Civil service reform has been a much-discussed subject since India's Independence. As S.K. Das, author of this book mentions, there have been at least 600 Commissions, Committees and Task Forces that have gone into the question. He has tried to give his own perspective, drawing upon examples from other countries.
The introductory chapter sets out the objectives succinctly. Civil service reform has to be part of a broader set of reforms in governance and its focus should be better delivery of services to the citizen rather than its own internal processes. The civil service also needs to respond to the demands of globalisation.
The book, organised in five parts, starts off with an analysis of the civil service as it operates today and goes on to discuss the institutional and organisational frameworks needed. Then, the legal and ethical frameworks comprising the known and oft-repeated axioms are dealt with.
The chapters on institutional and organisational frameworks are mainly descriptive. In a book of this kind, it is difficult to make a clear distinction between the descriptive and prescriptive elements and some overlap is inevitable. The one on delivery of services provides a useful comparison between special purpose vehicles and public sector enterprises. Highlighting the significant extent of autonomy the Delhi Metro Rail Corporation (DMRC) has in its internal functioning, the author says the ‘authorisation' environment the DMRC enjoys at the political level has been stronger than in the case of other public service organisations. In his view, the Group of Ministers exercising the powers of sanctioning projects for the DMRC is a unique system, and it is the closest approximation to the executive agency model.
The Central Board of Direct Taxes, as compared to the Department of Inland Revenues in the United Kingdom, and its performance after its conversion as an executive agency is another example. Das concludes that the CBDT has not been given enough independence to do its assigned job as the apex body of tax administration. By the same token, its chairman has very little accountability. There is also an interesting comparison between some of the public sector units, and they include the ones with the “Navaratna” tag.
In contrast to the financial success of the undertakings administered by the Union Government, those run by the State governments — about 750 in all — are subjected to constant interference in their day-to-day operations. While the aggregate profits of the Central PSUs have gone up 19 per cent annually since 1991, the aggregate losses of the State undertakings are about 17 per cent per annum.
The chapter dealing with recruitment to the civil services has some useful statistical information. It reveals that nearly half of those selected have mediocre academic records, with a second — sometimes even a third — division university degree. This negates the commonly held view that the civil services attract the best talent. Also, citing the UPSC figures, the author shows that a similar proportion of candidates selected in the four years from 2003 to 2006 cleared the examination only in their third or fourth attempt. As a remedy, he proposes a system by which potential candidates will be identified at the post-secondary school stage itself. Some may regard this as yet another attempt to build a “twice born” elite service.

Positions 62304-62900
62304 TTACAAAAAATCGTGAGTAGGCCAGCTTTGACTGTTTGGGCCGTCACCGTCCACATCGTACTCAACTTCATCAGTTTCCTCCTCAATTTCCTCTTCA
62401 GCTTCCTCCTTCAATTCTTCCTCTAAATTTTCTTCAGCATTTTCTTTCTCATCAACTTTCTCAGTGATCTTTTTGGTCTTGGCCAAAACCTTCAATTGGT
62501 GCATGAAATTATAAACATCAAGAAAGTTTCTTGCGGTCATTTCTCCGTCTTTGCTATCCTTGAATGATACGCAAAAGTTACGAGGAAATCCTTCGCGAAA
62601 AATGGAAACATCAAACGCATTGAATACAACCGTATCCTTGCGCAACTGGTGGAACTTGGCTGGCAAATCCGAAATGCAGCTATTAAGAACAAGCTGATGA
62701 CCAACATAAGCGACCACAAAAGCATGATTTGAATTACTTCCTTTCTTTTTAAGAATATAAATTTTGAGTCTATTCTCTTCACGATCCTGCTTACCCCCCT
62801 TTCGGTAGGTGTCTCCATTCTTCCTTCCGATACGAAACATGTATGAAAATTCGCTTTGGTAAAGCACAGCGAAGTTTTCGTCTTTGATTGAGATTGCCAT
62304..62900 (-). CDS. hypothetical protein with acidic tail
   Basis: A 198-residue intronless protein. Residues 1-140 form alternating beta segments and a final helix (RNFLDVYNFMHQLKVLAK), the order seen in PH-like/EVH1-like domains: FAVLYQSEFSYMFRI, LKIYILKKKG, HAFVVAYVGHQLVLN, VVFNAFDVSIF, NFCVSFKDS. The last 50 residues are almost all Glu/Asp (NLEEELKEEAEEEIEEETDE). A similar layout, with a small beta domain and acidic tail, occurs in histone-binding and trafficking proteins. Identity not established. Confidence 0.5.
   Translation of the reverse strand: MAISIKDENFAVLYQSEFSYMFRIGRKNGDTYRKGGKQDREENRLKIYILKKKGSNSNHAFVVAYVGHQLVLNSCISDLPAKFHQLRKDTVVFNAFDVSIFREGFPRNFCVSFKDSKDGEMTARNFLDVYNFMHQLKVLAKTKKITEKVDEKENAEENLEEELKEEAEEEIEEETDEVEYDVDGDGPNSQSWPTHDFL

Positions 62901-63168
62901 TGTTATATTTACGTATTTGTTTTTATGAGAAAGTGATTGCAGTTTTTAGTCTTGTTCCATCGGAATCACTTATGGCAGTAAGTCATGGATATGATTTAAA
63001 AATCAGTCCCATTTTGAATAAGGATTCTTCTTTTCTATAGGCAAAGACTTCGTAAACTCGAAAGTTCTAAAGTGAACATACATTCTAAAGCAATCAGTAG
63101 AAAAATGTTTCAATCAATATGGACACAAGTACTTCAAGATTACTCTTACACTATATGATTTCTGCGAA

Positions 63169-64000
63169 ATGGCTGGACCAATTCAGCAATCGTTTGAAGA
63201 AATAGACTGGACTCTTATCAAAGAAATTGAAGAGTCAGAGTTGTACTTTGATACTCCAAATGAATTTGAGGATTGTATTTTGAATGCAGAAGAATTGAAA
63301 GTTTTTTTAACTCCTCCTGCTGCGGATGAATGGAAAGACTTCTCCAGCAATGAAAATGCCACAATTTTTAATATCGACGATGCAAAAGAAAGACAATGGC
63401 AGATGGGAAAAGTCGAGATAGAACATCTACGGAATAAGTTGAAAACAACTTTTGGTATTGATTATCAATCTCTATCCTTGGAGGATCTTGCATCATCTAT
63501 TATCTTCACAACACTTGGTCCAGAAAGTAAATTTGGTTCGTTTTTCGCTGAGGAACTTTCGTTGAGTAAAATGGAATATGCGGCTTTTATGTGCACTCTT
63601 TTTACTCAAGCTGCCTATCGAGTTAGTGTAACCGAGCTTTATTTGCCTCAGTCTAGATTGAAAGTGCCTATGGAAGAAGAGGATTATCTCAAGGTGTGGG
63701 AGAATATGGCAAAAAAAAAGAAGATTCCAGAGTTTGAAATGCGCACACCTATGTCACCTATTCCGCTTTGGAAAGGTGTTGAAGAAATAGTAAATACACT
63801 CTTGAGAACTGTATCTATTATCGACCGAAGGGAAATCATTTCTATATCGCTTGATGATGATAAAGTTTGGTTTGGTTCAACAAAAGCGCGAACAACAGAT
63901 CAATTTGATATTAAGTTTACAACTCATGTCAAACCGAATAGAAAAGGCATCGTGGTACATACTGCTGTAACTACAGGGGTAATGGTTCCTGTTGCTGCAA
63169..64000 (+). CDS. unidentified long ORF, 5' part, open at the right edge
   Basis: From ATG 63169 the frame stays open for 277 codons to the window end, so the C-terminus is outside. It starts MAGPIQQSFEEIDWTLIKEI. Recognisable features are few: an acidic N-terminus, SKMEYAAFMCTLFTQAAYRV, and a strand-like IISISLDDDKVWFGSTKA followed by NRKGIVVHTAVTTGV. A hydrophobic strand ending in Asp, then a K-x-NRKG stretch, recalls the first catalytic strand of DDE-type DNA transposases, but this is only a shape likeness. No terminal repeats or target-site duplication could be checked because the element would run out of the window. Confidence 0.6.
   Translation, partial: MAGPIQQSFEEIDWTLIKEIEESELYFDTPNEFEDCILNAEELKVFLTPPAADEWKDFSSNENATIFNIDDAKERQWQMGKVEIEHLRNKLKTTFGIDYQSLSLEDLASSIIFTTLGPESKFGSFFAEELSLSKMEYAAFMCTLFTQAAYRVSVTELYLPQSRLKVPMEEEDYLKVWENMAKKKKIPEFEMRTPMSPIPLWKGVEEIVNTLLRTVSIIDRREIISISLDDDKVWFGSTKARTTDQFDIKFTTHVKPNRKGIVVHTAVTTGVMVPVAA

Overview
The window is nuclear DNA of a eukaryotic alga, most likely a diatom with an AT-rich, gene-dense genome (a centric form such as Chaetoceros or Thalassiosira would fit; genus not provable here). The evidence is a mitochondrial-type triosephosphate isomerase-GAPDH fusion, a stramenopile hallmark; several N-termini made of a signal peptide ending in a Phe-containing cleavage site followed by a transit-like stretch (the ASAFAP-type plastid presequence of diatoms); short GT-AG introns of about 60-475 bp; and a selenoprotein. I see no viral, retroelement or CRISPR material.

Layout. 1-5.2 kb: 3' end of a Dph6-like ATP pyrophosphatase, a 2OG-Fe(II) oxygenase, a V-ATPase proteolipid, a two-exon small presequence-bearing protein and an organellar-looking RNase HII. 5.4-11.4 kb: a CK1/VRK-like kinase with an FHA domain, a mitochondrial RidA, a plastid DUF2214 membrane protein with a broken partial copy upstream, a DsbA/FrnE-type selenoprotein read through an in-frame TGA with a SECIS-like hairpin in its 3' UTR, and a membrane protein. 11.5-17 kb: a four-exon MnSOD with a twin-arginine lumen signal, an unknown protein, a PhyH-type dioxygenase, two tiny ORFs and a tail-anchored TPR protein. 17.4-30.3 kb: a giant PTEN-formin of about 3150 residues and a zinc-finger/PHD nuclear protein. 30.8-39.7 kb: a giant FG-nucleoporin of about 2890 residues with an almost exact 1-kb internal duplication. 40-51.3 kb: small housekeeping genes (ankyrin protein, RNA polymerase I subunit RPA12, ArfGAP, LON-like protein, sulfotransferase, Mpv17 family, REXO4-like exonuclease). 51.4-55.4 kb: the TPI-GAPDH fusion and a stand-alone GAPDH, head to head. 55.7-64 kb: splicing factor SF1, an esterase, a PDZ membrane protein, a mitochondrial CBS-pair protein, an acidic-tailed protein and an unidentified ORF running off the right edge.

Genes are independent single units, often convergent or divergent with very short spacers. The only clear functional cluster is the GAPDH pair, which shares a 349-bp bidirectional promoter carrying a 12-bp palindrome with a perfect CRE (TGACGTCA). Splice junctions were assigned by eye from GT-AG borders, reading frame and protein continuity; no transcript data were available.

The statistics relating to the tenure of officers are somewhat sobering. Over the period 1978-2006, 55 per cent of the IAS officers spent less than a year in their postings. Those who spent more than three years constituted only 11 per cent. Contrary to the general impression that this happened only in Uttar Pradesh, the 1996 figures show the tally was as high as 78 per cent in Orissa and 74 per cent in Punjab and Karnataka, as against 70 per cent in U.P.
Much of what is said in the chapter on the ethical and legal frameworks is a repeat or endorsement of the views of the Veerappa Moily Commission. Das has also discussed the various aspects of the two-year-old draft Civil Services Bill and wants the subject to be debated widely. His faith in the draft legislation however seems to be misplaced, given that it has not even been introduced in Parliament.
Elsewhere in the book, Das draws attention to other critical aspects of the civil service — for instance, the need for relating rewards to performance and creating a senior executive service. The references to the situation obtaining in other countries are useful. One however wished he had been selective in presenting the material and avoided repetition.
Although the title “Building a world class civil service for 21st Century India” would suggest a much wider canvas, the book for the most part concerns itself with the Indian Administrative Service, which is only one part of the system. Governance systems in Public Sector Undertakings and Special Purpose Vehicles, for instance, have not been examined as closely as the IAS. Surely, elaboration of these aspects would have enhanced the value of the book significantly, given the author's service background and wide range of experience.